Red Lines, Death Vows, Foreclosures, Risk StructuresLarissa Harris and Damon Rich
CuratorsMIT Museum, Compton Gallery
Sep 09, 2008 to Dec 21, 2008
GRANTEEMassachusetts Institute of Technology
4 West Burton Place
Chicago, Illinois 60610
Red Lines, Death Vows, Foreclosures, Risk Structures is a traveling exhibition and publication that will connect the complexities of global finance to the material realities of architecture. Red Lines will tell the stories of the rise of real estate financial markets, the people who make these markets work today, and the communities that fought (and are fighting) to reform the system. The exhibition's immersive installation will contain architectural elements, photography and video. Given the current housing crises, it is an ideal moment for this engaging and provocative exhibition that explores the hidden networks behind the built environment. Red Lines will premiere at the MIT Museum in Cambridge, MA and travel to a minimum of three other cities by June 2010. Up to four education programs will be designed for each venue. The exhibition will be accompanied by a comprehensive catalog.
Damon Rich is a designer and writer who works at the intersection of architecture, policy, and the public. He is the founder of the Center for Urban Pedagogy (CUP), a nonprofit organization dedicated to creative education about places and how they change. Rich's design work has been exhibited nationally and internationally at venues including P.S. 1 Contemporary Art Center, the Detroit Museum of Contemporary Art, the Storefront for Art and Architecture, Netherlands Architecture Institute (Rotterdam), Haus der Kulturen der Welt (Berlin), and the Kunsthalle Exnergasse (Vienna), His work for CUP appeared in the 2008 Architecture Biennale in Venice. Damon has taught design studios and seminars at Cooper Union and Parsons School of Design. His writing has appeared in the Village Voice, Architect's Newspaper, Metropolis Magazine, Domus, The Nation, and Architecture Magazine. Rich has lectured extensively at venues including the Architectural League (NYC), the University of Chicago, the Netherlands Architecture Institute, Pratt Institute, and MIT. Rich has received many honors for his work, including a MacDowell Colony Fellowship in 2004, and a Loeb Fellowship at Harvard University in 2006. Rich received a B.A. in Architecture from Columbia University. Currently, Rich is Urban Designer for Newark, New Jersey's Department of Planning & Community Development.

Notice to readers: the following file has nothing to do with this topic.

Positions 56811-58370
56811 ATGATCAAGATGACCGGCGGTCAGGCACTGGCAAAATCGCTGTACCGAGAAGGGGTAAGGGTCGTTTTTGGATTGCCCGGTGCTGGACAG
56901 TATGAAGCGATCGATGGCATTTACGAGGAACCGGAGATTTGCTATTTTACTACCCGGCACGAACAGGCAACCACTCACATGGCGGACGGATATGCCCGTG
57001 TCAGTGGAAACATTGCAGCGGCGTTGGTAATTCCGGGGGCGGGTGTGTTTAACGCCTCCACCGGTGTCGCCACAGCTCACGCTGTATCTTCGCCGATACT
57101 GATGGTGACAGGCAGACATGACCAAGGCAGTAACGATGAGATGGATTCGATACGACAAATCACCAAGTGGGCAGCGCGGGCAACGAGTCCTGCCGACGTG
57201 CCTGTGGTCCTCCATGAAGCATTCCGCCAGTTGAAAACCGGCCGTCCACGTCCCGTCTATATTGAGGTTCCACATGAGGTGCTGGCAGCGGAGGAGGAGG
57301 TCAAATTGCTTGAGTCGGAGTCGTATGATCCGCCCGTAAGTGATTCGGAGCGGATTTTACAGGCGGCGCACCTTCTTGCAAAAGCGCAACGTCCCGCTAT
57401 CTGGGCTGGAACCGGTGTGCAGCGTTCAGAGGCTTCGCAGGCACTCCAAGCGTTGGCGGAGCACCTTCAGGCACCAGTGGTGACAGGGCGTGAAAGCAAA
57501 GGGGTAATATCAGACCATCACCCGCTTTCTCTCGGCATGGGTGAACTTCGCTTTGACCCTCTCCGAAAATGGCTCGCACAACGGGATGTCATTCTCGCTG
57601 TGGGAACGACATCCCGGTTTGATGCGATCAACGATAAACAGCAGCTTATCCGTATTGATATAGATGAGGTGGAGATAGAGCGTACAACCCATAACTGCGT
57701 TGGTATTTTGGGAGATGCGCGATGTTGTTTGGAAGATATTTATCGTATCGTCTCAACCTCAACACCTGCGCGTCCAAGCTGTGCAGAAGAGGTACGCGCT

Larissa Harris is director of Programs at the Center for Advanced Visual Studies at the Massachusetts Institute of Technology. Under her leadership, the Center has produced new work by Michael Smith and John Bell (Great Small Works); is developing projects with the Center for Urban Pedagogy (CUP) and John Malpede; and has instituted a visiting artist series (Vito Acconci/ Acconci Studio, Miranda July, Ulrike Mueller/ LTTR, Judith Barry, Seth Price, Dexter Sinister, and Rachel Harrison, among others), a student residency program, and a residency for Boston-area artists. Harris began her career at P.S.1 Contemporary Art Center in New York where she worked on exhibitions such as Greater New York, 2000, and organized a wide variety of projects with emerging artists. She teaches at the Rhode Island School of Design and is a contributor to Modern Painters and Artforum.
Meg Rotzel coordinates CAVS' Fellowship, Affiliate, and Visiting Artist programs since 2004. She was founder, Director and Curator of the Berwick Research Institute, a Boston-based arts non-profit that is a platform for artistic research projects and supports individual artists through residencies in studio and public art. Rotzel has practiced as an exhibiting artist, curator, lecturer, and community service provider at numerous national and international organizations and institutions. She is the recipient of a Massachusetts Cultural Council Individual Artist Award, an MIT Arts Council Grant, an Emerging Artist Grant from the St. Botolft Club, and the Remis Award. She received her BFA from Tufts University in 1999, a Diploma in Studio Art from the School of the Museum of Fine Arts in 2000, and is currently a candidate for Brown University's Masters in Public Humanities.
Copyright © 2008–2010 Graham Foundation. All rights reserved. this site is in beta